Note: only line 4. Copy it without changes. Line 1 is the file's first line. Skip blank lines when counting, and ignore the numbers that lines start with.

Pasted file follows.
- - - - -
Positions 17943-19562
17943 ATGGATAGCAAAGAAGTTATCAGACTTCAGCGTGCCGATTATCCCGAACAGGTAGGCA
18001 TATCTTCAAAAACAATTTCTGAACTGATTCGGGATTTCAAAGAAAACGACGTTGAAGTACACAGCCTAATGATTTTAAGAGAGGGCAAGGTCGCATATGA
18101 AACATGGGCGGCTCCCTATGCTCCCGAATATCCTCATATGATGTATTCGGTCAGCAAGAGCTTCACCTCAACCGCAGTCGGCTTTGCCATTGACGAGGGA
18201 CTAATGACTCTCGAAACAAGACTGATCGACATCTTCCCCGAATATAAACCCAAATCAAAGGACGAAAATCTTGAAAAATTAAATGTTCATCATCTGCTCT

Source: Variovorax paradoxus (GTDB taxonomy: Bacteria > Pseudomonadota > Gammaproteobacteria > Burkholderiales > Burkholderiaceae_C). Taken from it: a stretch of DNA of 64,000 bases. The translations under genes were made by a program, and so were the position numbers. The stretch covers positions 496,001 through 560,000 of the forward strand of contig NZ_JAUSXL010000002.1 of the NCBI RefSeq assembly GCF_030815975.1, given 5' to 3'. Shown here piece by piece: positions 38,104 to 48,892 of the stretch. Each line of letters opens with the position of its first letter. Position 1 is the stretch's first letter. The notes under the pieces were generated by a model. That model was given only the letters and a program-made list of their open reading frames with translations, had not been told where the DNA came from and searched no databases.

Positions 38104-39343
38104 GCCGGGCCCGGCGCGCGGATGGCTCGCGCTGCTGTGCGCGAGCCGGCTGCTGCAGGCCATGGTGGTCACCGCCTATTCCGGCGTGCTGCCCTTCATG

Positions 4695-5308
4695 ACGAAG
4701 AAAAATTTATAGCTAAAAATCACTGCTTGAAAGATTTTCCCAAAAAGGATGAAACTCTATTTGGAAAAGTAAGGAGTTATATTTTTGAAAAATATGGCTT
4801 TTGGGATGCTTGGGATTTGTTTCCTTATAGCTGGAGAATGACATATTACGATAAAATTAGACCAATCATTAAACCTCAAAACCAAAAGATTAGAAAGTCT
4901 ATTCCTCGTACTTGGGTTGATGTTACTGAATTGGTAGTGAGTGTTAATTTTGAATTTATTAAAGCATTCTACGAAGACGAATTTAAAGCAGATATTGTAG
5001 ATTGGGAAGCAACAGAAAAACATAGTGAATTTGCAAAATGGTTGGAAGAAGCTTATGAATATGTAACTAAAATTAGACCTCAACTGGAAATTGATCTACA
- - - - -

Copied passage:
18101 AACATGGGCGGCTCCCTATGCTCCCGAATATCCTCATATGATGTATTCGGTCAGCAAGAGCTTCACCTCAACCGCAGTCGGCTTTGCCATTGACGAGGGA